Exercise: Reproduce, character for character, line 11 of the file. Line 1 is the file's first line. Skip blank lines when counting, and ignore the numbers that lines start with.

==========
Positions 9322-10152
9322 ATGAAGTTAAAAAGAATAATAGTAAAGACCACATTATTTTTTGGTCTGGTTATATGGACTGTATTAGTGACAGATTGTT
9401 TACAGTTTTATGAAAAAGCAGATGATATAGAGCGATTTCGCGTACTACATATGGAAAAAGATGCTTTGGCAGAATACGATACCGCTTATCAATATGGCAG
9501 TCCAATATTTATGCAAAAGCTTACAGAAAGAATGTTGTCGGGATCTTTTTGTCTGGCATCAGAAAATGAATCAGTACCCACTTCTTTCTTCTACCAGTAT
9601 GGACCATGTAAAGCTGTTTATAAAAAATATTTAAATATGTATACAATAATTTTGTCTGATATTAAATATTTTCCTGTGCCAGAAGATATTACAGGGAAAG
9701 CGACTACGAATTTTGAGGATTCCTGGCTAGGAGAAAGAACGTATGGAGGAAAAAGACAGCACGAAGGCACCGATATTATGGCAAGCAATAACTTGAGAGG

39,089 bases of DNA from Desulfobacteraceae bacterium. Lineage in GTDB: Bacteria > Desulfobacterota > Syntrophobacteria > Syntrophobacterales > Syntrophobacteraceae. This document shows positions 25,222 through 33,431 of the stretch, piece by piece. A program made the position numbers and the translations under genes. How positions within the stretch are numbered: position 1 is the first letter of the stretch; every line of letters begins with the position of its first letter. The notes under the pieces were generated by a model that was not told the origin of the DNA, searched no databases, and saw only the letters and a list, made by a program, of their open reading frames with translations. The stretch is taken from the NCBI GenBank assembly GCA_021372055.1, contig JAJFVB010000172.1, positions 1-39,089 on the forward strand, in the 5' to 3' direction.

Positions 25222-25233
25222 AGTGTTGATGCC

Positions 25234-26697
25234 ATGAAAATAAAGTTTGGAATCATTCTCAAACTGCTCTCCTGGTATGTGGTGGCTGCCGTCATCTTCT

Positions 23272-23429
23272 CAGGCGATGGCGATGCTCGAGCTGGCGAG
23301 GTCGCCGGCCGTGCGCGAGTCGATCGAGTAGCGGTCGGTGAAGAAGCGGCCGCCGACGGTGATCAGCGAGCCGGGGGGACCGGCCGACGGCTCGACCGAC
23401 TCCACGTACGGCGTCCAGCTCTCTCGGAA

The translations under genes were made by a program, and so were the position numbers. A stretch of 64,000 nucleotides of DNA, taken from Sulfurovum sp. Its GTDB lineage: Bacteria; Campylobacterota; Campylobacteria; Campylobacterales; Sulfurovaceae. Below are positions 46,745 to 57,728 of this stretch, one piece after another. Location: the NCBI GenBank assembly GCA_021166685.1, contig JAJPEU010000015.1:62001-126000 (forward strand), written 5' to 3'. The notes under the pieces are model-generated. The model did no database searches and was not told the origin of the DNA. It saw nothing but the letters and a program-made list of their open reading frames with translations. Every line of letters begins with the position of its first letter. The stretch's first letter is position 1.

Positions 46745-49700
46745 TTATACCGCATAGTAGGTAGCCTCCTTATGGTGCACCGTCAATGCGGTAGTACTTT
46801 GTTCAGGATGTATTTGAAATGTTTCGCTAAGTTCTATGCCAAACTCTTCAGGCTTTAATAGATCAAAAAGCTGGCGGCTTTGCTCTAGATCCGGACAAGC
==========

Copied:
25234 ATGAAAATAAAGTTTGGAATCATTCTCAAACTGCTCTCCTGGTATGTGGTGGCTGCCGTCATCTTCT